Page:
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Restoration Activities
Case: Montrose/PV Shelf, CA

Seabird Restoration:
Restore Seabirds to San Miguel Island

Background

This action aims to restore seabird nesting habitat on San Miguel Island in the Channel Islands National Park by eradicating the introduced black rat (Rattus rattus).

San Miguel Island and its associated islets, Prince Island and Castle Rock, support regionally important and diverse seabird colonies, including one-third of the breeding seabirds in the Channel Islands. Introduced rats are responsible for approximately 40 to 60 percent of all bird and reptile extinctions from islands and are known to have ecosystem-wide impacts on California islands.

Target bird species for restoration include burrow/crevice nesting seabirds such as the ashy storm-petrel, Cassin’s auklet, and Xantus’s murrelet, as well as other seabirds such as the western gull, Brandt’s cormorant, and pigeon guillemot. Eggshell thinning and/or elevated levels of DDTs were documented in the eggs of all of these species in the Southern California Bight.

Because of the presence of several endemic species on San Miguel Island, including the federally endangered island fox, this action requires substantial planning and the development of a comprehensive mitigation program. Should the Trustees determine that this project is feasible, the National Park Service, with the assistance of the Trustees, will prepare additional NEPA documentation for this action that will undergo public review and comment. The supplemental document will detail the specific methodologies of the action, the expected benefits and impacts, and the proposed mitigation measures.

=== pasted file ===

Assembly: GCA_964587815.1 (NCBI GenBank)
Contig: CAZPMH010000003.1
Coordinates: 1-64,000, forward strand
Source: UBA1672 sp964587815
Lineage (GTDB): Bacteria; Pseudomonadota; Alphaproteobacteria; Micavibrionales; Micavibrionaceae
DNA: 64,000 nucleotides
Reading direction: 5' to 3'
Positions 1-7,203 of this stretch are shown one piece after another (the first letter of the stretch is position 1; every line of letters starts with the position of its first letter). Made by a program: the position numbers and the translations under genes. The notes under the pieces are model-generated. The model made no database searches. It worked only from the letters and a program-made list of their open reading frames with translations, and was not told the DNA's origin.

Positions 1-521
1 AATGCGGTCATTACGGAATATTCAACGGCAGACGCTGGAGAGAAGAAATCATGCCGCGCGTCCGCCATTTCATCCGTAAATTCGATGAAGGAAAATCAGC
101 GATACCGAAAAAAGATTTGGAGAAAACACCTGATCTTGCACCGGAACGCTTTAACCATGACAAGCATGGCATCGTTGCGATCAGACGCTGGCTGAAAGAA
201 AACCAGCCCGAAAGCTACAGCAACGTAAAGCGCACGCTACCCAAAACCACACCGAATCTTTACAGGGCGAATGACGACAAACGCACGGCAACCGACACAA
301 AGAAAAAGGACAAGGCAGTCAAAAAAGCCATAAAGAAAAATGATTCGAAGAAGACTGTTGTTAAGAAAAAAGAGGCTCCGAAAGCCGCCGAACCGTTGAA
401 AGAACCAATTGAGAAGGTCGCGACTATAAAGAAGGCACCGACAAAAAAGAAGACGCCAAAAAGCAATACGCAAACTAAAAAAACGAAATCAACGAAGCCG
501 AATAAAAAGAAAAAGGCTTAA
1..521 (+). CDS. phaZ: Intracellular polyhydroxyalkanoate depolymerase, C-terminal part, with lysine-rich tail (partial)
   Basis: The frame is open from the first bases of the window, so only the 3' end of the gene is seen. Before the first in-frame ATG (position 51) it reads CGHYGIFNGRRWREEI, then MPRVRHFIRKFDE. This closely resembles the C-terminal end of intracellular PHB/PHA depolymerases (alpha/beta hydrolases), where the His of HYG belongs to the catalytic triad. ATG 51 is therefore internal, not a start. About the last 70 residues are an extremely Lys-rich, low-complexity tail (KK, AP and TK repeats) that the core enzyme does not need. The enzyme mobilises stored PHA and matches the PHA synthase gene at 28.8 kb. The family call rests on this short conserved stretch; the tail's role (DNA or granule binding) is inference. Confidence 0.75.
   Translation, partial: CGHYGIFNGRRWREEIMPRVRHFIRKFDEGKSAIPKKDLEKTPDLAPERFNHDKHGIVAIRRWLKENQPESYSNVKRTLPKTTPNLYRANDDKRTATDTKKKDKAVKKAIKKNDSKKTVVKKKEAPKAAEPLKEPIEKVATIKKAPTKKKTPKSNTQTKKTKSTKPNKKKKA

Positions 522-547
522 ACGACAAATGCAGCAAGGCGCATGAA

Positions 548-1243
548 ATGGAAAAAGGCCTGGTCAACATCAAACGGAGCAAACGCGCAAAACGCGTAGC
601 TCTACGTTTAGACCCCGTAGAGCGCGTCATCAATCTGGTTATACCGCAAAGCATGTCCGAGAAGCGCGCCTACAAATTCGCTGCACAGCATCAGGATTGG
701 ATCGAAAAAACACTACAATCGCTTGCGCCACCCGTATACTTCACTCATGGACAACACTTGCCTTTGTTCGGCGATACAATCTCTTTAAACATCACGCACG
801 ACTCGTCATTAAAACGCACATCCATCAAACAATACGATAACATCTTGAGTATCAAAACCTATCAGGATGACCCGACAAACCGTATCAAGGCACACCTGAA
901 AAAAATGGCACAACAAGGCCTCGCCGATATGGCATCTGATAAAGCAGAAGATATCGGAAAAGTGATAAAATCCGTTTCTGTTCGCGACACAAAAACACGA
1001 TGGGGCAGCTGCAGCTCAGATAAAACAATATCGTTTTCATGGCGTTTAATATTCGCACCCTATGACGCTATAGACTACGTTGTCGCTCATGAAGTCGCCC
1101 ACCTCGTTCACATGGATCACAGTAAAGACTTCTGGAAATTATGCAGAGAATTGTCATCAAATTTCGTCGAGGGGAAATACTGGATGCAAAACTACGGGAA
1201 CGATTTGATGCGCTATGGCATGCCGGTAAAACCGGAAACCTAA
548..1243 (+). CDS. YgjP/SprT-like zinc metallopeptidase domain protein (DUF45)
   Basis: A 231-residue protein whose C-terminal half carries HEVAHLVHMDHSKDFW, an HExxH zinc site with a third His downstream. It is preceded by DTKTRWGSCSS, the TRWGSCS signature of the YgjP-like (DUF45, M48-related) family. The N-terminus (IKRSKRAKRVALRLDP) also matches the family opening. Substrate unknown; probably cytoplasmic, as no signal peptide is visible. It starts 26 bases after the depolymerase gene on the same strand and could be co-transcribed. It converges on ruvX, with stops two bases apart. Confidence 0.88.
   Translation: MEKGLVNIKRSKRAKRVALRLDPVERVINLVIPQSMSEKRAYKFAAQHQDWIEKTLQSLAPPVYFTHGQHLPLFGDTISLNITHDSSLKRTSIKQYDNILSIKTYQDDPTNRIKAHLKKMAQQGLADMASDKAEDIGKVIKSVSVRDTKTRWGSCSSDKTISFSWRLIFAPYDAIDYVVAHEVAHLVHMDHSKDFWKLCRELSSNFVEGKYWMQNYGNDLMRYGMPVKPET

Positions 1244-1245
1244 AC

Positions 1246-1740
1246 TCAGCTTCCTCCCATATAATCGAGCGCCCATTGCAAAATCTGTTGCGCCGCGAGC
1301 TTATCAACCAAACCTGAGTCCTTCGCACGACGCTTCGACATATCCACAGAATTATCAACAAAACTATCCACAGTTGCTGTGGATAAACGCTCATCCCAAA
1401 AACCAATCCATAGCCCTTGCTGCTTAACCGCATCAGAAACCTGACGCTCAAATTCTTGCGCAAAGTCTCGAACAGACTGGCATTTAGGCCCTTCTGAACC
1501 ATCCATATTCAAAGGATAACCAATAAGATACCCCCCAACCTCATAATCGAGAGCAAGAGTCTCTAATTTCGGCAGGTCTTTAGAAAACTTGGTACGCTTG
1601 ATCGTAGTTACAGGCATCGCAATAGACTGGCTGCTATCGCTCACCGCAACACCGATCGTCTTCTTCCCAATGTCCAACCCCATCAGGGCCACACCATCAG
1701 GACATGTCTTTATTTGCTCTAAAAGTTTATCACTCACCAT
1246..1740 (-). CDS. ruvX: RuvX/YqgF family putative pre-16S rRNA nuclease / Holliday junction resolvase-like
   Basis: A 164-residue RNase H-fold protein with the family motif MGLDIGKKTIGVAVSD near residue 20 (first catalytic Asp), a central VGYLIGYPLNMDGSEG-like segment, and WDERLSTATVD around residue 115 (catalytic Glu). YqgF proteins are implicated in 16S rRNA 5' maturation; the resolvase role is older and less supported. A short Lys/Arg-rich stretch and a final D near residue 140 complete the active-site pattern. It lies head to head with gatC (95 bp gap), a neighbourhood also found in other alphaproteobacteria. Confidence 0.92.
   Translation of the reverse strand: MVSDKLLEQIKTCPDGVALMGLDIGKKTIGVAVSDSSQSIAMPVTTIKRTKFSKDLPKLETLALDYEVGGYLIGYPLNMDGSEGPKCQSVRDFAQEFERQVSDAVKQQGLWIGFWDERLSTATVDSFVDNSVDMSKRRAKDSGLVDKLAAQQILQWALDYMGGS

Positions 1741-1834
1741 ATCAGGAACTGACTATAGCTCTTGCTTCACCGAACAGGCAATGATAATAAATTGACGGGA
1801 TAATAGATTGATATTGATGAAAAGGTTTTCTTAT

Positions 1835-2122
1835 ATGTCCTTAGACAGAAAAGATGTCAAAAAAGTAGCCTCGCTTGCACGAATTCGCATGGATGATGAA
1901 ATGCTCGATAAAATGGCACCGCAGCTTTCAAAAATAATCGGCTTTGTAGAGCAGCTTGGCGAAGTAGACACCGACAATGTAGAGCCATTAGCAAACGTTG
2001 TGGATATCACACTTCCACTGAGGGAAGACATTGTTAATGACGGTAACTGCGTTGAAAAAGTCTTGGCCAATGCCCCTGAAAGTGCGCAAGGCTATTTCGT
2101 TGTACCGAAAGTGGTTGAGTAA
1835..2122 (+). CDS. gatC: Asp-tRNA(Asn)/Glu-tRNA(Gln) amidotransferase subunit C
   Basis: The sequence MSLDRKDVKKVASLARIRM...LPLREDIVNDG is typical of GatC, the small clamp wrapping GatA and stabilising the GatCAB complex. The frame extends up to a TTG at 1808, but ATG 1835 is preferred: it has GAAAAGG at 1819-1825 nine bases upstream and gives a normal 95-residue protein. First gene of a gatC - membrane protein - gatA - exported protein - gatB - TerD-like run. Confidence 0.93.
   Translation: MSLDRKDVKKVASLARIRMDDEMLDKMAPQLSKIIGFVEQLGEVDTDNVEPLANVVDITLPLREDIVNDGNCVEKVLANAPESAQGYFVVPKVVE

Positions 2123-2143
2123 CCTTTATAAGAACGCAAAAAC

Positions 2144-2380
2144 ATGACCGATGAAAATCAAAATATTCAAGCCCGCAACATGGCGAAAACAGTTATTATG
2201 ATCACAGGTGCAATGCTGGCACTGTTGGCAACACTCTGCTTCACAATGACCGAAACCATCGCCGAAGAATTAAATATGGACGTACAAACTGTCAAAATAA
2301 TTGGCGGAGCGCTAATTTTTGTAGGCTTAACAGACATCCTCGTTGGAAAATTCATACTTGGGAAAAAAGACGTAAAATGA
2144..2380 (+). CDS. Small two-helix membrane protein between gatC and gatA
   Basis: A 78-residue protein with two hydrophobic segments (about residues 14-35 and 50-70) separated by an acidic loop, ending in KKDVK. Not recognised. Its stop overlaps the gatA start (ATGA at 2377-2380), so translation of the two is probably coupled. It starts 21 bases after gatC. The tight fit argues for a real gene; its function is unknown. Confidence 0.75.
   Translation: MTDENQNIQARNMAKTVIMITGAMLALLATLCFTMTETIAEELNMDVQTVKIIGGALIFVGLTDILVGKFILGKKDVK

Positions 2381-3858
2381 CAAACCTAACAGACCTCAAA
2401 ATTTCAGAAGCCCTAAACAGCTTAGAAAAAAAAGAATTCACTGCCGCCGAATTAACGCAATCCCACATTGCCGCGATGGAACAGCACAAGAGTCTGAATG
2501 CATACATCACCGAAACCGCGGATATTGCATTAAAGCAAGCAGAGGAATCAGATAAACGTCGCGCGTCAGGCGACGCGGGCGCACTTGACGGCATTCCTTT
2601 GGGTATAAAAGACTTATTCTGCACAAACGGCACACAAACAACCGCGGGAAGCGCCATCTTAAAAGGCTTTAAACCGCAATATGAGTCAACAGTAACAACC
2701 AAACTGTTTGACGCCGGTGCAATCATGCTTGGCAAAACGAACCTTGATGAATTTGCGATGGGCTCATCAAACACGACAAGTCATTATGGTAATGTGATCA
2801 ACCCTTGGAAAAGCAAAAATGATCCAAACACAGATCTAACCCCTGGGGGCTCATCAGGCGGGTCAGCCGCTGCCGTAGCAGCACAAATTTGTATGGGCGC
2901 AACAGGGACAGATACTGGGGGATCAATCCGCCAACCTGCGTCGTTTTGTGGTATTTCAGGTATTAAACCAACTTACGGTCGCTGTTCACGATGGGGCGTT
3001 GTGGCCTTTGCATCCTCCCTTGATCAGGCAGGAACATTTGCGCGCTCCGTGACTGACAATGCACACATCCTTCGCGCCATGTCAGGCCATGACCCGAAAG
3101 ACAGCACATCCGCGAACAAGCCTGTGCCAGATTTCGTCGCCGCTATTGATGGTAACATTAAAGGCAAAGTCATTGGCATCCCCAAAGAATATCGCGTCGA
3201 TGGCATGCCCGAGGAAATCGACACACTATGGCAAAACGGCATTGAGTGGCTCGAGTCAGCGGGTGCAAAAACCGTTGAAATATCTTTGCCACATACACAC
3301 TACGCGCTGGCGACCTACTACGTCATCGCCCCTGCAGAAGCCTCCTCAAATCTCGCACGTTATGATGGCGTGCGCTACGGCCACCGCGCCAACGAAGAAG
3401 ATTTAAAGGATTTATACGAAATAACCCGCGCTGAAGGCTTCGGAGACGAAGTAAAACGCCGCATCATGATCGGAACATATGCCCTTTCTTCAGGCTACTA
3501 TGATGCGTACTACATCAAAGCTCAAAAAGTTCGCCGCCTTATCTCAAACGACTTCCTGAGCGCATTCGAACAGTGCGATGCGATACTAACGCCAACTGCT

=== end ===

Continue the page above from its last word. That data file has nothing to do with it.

The estimated costs of this restoration action are still being determined.

Project Updates

  • In 2007, MSRP funded a survey of seven species of breeding seabirds at the San Miguel Island group that provided updated information on seabird abundance, distribution, and trends.
  • MSRP also funded a review of the historical literature and unpublished data on the abundance, distribution, trends, and conservation issues for all 15 species of breeding seabirds.
  • MSRP has determined that the feasibility of rat eradication on this island group is not cost effective and the concerns or potential impacts to non-target species during eradication were too great to proceed at this time.

Project Reports



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Logo - Montrose Settlement Restoration Program (MSRP) - Restoring Natural Resources Harmed by DDTs and PCBs

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